An Introduction to Field Watches

What do field watches entail? The military onslaught has already begun before the last round lands. The cavalrymen charge into the enemy’s flanks almost simultaneously. Artillery bombardments lasted precisely eight minutes in the early 1900s.

You might be asking why a watch story would bring up the subject of war. Well, that’s it. Without the usage of a wristwatch, none of this would’ve been feasible.

Women were the only ones who wore wristwatches in the mid-nineteenth century. A German entrepreneur saw a market potential and decided to pursue it. He transformed what was once just an adornment into a valuable and dependable wrist companion.

Officers had previously relied on pocket timepieces, but the wristwatch proved to be far more practical, faster, and lighter.

Field watches have maintained their popularity and have been considered a masculine design. These gained nearly instantaneous appeal among military personnel all across the world. Some qualities emerged that would eventually lead to the creation of a distinct category of a field watch.

So, what distinguishes a field watch from a regular watch?

A field timepiece must be tough above everything else. Stainless steel is the resource of choice for a good field watch. Nowadays, models may be crafted out of titanium or ceramics and/or have a PVD covering.

It should be comprehensible. This requires good readability in low-light situations or at nighttime. As a result, it should feature a face with a lot of juxtaposition between a white or black dial and opposite-colored numerals.

The hour markers are polished golden, giving a rather official appearance. This could make reading in intense light difficult and perhaps produce glare or distortion.

The wristband is made of leather or canvas, which is more conventional. If necessary, these can be altered (for a refreshing look). It’s debatable whether a metal bracelet would be more durable, but they’re easily scratched and costly to fix.

Most field watches may be traced back to the first two designs from World war ll.

The mobility and size are the key differences. Watches used to have 36mm cases and hand-wound movements. Modern variants will have a diameter of 38mm to 44mm and will be automated or quartz.

Field Watches of the 21st Century

Field watches evolved from a utility military tool to a fashionable accessory for citizens. It began in the years between the two world wars and has since remained consistent over time. Every budget can simply be met with a field watch. If you prefer a masculine-looking wristwatch, a field watch could be an affordable addition to your collection.

Let’s take a look at a few of the most well-known field watch brands.


Timex has a great selection of timepieces for around $100. For instance, the Weekender and Expedition are some fantastic examples of a fully operational budget field watch.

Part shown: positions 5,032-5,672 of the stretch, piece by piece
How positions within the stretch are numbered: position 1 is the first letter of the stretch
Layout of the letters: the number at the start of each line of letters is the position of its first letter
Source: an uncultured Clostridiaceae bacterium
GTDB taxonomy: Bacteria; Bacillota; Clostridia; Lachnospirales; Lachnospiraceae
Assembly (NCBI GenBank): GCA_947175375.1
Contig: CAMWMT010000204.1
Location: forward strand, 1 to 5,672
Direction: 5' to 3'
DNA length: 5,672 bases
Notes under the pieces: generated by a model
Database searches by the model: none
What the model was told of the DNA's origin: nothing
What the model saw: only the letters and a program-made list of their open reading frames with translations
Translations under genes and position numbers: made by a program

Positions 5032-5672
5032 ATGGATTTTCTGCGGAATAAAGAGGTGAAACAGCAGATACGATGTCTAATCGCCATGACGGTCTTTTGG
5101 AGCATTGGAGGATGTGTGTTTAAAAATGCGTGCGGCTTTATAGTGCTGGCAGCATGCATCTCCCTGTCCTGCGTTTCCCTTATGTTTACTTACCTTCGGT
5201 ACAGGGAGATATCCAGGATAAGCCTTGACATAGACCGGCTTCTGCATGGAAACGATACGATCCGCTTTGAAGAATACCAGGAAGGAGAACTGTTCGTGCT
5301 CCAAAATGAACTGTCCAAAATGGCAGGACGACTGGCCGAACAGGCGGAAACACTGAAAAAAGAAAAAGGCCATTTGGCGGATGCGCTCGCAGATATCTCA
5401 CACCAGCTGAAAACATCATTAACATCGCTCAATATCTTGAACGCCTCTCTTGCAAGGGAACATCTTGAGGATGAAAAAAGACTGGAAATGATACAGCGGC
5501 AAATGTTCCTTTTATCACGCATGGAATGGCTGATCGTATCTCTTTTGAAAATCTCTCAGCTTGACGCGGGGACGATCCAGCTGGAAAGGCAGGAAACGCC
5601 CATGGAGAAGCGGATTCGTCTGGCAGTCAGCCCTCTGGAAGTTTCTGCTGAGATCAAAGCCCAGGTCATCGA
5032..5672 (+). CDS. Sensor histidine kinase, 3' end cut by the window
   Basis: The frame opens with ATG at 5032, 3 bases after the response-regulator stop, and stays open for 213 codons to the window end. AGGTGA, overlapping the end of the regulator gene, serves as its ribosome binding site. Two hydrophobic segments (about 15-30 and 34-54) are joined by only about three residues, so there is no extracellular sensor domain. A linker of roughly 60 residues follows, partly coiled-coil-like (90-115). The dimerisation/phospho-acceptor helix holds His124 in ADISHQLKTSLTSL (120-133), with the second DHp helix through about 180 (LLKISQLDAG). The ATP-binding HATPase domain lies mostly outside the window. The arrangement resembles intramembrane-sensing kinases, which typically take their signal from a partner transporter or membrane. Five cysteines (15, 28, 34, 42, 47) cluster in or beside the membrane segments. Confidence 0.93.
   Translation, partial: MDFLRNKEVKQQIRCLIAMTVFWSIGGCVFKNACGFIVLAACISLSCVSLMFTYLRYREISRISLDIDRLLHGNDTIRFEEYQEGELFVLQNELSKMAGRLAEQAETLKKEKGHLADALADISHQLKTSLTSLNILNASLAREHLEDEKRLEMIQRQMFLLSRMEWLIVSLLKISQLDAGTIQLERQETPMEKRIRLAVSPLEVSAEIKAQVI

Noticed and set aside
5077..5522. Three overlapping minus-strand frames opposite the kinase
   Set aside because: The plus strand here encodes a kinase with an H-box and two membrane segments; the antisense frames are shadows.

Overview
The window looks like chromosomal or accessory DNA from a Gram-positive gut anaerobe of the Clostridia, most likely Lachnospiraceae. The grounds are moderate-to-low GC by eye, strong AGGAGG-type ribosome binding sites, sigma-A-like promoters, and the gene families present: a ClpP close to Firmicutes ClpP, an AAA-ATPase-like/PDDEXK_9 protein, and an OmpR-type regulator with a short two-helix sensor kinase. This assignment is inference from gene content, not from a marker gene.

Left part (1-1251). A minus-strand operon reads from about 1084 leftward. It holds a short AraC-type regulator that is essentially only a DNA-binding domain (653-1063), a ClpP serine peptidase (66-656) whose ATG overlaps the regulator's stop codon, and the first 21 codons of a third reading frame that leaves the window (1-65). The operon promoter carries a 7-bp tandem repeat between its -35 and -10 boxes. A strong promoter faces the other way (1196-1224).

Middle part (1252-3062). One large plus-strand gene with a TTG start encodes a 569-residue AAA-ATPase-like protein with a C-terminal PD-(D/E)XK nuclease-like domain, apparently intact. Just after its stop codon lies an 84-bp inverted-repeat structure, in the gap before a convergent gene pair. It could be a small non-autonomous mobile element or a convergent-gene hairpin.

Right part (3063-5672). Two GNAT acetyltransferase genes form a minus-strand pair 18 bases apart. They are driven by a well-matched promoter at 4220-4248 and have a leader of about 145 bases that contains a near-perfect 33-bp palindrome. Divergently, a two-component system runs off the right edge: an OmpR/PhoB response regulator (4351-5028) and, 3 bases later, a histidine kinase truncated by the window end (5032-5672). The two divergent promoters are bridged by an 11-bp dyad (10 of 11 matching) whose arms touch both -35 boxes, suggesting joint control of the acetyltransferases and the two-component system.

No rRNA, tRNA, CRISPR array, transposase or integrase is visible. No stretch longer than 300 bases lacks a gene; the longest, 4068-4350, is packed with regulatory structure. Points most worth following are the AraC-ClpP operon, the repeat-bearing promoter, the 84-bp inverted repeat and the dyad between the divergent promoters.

At this price, you should expect a brass finish and mineral glass crystal on the dial, but it shouldn’t come as a surprise, and it’s also not a complaint. For decades, military officials have worn low-cost Timex field watches.

This Expedition Scout watch is available in a variety of finishes, allowing you to select one that best suits your personal style.


Wenger was one of the first manufacturers of the Swiss Army Knife and currently sells a few field watches.

The Triumph range boasts a classic dial with small second markers and 12 and 24-hour indicators. This is a tribute to the company’s two initial WWII timepieces.

They have a sapphire crystal on the exterior and a Swiss quartz mechanism on the inside. This is an incredible bargain for something that usually costs under $100.

You may also get a Terragraph, which has everything of the above plus a retro look. Given the increased case size of 43mm, it features a date window.


Another solid Swiss Army wristwatch brand is this one. If you enjoy the Wenger’s practicality but want something with a bit more oomph, a Victorinox could be for you.

Prepare to pay a premium for it, as quartz watches cost between $200 and $500, and fully automatic watches cost between $300 and $800. The Infantry collection houses the field watches.

A nylon NATO wristband can be worn with any Infantry line item, allowing you to switch it out for something more official (leather, if desired) depending on the occasion.


Hamilton has proven to be a force to be reckoned with in the watch industry. During World War II, it specialized in maritime chronograph movement, and after securing a government contract, it began creating field watches.

Hamilton was purchased by Swatch, the same company which owns Omega, and had a spike in popularity, appearing in renowned classics like Men in Black and Pearl Harbor.

The most prevalent type of shade they come in is khaki, which is a throwback to history. You’ll get a contemporary watch with a vintage vibe. The watches have ETA movements and come in sizes ranging from 38mm to 44mm.


Marathon is likely one of the few watchmakers with a deal to sell to the US military today. Marathon, which is best known for its dive watches, has lately launched a field watch that is an evolution of the aforementioned two WWII models.

Which has changed over the years in terms of style (and through various designers having input). The most recent version was created in the 1980s for aviators.

The General Purpose Mechanical ($245 / £218) is the best example, a modern take on the classic watches that strikes a suitable combination between old and new. It has better illumination than its antecedents, but it’s also hand-wound. It’s not too huge, measuring 36mm in length.

Article Summary

In conclusion, a field watch is ageless. It’s also dependable and tough. Because such watches are so affordable, there’s no reason to leave them out of any man’s wardrobe.

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